Why do clinicians provide later abortion care?

In the words of Dr. Wendy Chavkin, “We shouldn’t have to ask doctors to be heroes—to withstand harassment, isolation, violence, invasions of their patients’ confidentiality, and scientifically unfounded interference with the content of their work—but in today’s America we do.” Later abortion providers have various motivations for continuing to perform abortions, with the most commonly reported reasons being the need for later abortions to preserve the life and health (physical and/or mental health) of the woman, the understanding that motherhood would pose a crippling burden on especially vulnerable, economically disadvantaged women, and simply compassion and kindness [1]. Dr. George Tiller, who provided later abortions in Kansas for many years until his untimely murder, stated that “abortion is about women’s hopes, dreams, potential, the rest of their lives. Abortion is a matter of survival for women” [2]. However, their practice is often met with opposition by various institutional and social obstacles:

Stigmatization. Abortion providers often experience various degrees of stigmatization by both the general public and by their own health colleagues. As shown in the 2013 film After Tiller, later abortion providers are often the target of harassment and even violence [3]. To date, very few providers are willing to disclose if/that they offer later term abortion, which implicates access for those in need of services [4].

In addition to broader social stigma, many providers indicate that institutional or coworker barriers are significant barriers to later abortion provision. Among these barriers, lack of support from nursing colleagues was the reason most often cited [5, 6]. Workshops aimed at clarifying values may also help to create a more supportive environment and strengthen coping mechanisms [7].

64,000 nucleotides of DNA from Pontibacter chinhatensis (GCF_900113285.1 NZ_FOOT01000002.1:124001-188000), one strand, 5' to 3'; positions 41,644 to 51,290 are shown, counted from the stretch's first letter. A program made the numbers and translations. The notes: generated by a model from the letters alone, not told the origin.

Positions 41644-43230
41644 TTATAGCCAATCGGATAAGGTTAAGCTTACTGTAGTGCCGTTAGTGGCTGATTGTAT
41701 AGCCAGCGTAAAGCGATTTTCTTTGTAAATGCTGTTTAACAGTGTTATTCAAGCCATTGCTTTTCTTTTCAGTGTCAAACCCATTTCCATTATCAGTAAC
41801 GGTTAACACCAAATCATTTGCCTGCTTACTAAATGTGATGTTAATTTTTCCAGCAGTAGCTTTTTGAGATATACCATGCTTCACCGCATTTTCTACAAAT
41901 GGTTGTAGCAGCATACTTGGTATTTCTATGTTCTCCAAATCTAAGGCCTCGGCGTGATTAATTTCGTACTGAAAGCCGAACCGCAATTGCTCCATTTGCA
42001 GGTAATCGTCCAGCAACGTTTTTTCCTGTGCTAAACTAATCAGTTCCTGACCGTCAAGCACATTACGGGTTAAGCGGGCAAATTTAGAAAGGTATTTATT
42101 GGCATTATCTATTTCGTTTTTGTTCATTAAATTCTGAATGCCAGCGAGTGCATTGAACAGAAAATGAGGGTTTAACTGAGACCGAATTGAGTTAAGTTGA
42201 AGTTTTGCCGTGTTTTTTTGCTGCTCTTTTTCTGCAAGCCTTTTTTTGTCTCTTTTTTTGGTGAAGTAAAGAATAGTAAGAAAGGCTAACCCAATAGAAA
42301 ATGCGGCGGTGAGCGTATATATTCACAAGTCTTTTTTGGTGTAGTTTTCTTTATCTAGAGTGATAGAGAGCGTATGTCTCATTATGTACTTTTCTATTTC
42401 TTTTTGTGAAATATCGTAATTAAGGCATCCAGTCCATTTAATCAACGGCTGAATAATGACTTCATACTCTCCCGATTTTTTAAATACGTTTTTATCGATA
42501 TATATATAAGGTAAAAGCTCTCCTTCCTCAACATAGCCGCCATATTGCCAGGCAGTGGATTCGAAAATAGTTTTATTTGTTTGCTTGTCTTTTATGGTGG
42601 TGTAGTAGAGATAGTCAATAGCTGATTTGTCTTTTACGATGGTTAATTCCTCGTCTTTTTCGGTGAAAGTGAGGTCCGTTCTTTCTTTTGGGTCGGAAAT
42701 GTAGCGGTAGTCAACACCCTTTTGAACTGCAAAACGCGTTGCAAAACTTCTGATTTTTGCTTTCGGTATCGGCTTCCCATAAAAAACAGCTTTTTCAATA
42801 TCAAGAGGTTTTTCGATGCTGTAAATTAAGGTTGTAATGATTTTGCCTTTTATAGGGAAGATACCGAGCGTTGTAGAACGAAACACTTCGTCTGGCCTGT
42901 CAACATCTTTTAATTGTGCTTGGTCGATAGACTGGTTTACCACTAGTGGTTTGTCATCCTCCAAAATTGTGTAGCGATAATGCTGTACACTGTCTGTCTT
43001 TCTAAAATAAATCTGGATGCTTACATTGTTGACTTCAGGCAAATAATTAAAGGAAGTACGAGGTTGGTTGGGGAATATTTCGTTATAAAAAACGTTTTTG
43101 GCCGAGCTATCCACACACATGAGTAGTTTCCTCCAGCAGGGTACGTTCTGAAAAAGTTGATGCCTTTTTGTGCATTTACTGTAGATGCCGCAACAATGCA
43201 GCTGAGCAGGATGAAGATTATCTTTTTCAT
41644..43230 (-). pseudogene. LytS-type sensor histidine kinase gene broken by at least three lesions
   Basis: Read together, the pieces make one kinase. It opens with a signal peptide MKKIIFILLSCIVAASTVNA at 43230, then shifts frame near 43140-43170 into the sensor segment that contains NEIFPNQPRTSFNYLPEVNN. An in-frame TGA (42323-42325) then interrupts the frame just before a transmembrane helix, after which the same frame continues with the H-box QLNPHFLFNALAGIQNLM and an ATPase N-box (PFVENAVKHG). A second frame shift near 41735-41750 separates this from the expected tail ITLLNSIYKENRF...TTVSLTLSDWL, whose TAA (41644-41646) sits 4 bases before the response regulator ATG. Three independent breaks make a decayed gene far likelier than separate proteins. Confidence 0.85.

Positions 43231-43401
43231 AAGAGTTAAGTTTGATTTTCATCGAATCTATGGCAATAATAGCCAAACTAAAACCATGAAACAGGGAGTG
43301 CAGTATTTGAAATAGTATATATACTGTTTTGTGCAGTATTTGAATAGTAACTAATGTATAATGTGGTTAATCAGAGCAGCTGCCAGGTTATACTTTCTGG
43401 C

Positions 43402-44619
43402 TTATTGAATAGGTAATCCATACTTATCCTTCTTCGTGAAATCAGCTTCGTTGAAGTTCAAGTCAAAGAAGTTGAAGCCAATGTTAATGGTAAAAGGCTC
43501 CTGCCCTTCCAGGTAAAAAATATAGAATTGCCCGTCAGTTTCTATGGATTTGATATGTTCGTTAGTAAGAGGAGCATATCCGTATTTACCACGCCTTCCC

Stigmatization may be unintentionally exacerbated by provider behavior. That is, providers may censor themselves in their discussions about later abortion, fearing that honest acknowledgement of difficult aspects may be dangerous to the pro-choice movement, and in doing so inadvertently legitimize the anti-abortion stance that second trimester abortion is unethical. It is necessary that pro-choice discourse be honest about the nature of abortion procedures and uses this honesty to strengthen abortion care, including second trimester abortion [8].

Lack of training. In the US, training in D&E is not required by the American Board of Obstetrics and Gynecology, but 80% of Maternal-Fetal Medicine fellows believe that D&E training should be offered during fellowship.  A training gap therefore exists, as a substantial number of fellows desire D&E training [9]. Lack of training has been cited as a barrier in other countries as well. In a survey of abortion providers in Scotland, where the majority of providers support provision beyond 16 weeks, lack of training was a perceived barrier by over half of providers surveyed. Lack of service accommodations and support among senior management were also reported to be major barriers [10]. In Italy, midwives believed that university education was not enough, and that continuous training is necessary to provide effective and compassionate care [11].